Representing South Carolina

(864) 242-4800

South Carolina Wage & Hour Litigation Attorney

South Carolina has no laws pertaining to overtime, meal periods, breaks or severance pay. There are also no state laws with regards to paid or unpaid leave for vacations, holidays, jury duty, voting, or sick or bereavement circumstances.

Does this mean you don’t have a wage and hour case? No.

Employee rights attorney Andy Arnold will review your case against the federal Fair Labor Standards Act (FLSA), which applies in all states. And while states may develop laws that offer greater protection for their employees, the law most advantageous to the worker prevails. A lawsuit under the FLSA can ask for unpaid overtime or unpaid minimum wage, as well as liquidated (or double) damages, costs and attorneys’ fees.

If an employer fails to pay some or all of what is owed to the employee, an unpaid wages complaint can be filed with Department of Labor, Licensing and Regulation. A civil wage and hour lawsuit for unpaid wages can ask for triple damages, costs and attorneys’ fees.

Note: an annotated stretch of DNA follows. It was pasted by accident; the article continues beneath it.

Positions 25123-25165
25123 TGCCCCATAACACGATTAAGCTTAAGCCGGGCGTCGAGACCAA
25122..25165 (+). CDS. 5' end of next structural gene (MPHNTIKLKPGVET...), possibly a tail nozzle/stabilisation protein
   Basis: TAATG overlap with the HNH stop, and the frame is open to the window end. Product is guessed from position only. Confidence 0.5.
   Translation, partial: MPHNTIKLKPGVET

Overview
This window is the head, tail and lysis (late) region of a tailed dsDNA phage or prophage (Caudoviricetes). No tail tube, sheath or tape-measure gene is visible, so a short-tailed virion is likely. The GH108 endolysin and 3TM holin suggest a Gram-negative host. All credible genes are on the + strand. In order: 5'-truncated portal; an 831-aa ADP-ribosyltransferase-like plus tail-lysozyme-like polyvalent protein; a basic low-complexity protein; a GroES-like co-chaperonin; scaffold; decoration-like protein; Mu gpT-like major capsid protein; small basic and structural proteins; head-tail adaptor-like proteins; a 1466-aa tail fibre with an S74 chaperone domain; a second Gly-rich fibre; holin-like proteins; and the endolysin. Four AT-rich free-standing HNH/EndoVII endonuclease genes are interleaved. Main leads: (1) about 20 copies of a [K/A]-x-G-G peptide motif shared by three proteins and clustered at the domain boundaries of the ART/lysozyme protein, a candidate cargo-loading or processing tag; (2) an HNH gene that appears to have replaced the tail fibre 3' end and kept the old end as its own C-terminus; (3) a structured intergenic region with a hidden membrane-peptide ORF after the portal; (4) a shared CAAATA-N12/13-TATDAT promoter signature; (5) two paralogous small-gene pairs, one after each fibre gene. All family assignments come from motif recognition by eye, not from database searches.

You Deserve What You’ve Earned

The Law Office of W. Andrew Arnold has practiced in the areas of labor, employment and employee benefits law for nearly 25 years. Whether an employer inadvertently shortchange their workers or willfully disregarded the law, we will pursue remedies for our client under both federal and state wage and hour laws, including:

  • Unpaid Wages
  • Unpaid Overtime
  • Off-the-Clock Work
  • Unpaid Preparatory Work
  • Unreimbursed Job Expenses
  • Misclassification of Job
  • Stock Losses
  • Unsettled Commissions
  • No Notice of Layoff (WARN)
  • Unpaid Benefits (Health, Dental, Vision and Drug)
  • Wrongful Deductions

Hire an Experienced Wage and Hour Litigator

It doesn’t matter if you are an employee or an independent contractor. As a highly respected wage and hour litigator, let Andy Arnold’s experience work for you. Call 864-242-4800 to set up a consultation.

Our Blog Read The Latest About Employment Law

Still Have Questions? Get in Touch

Speak to an Attorney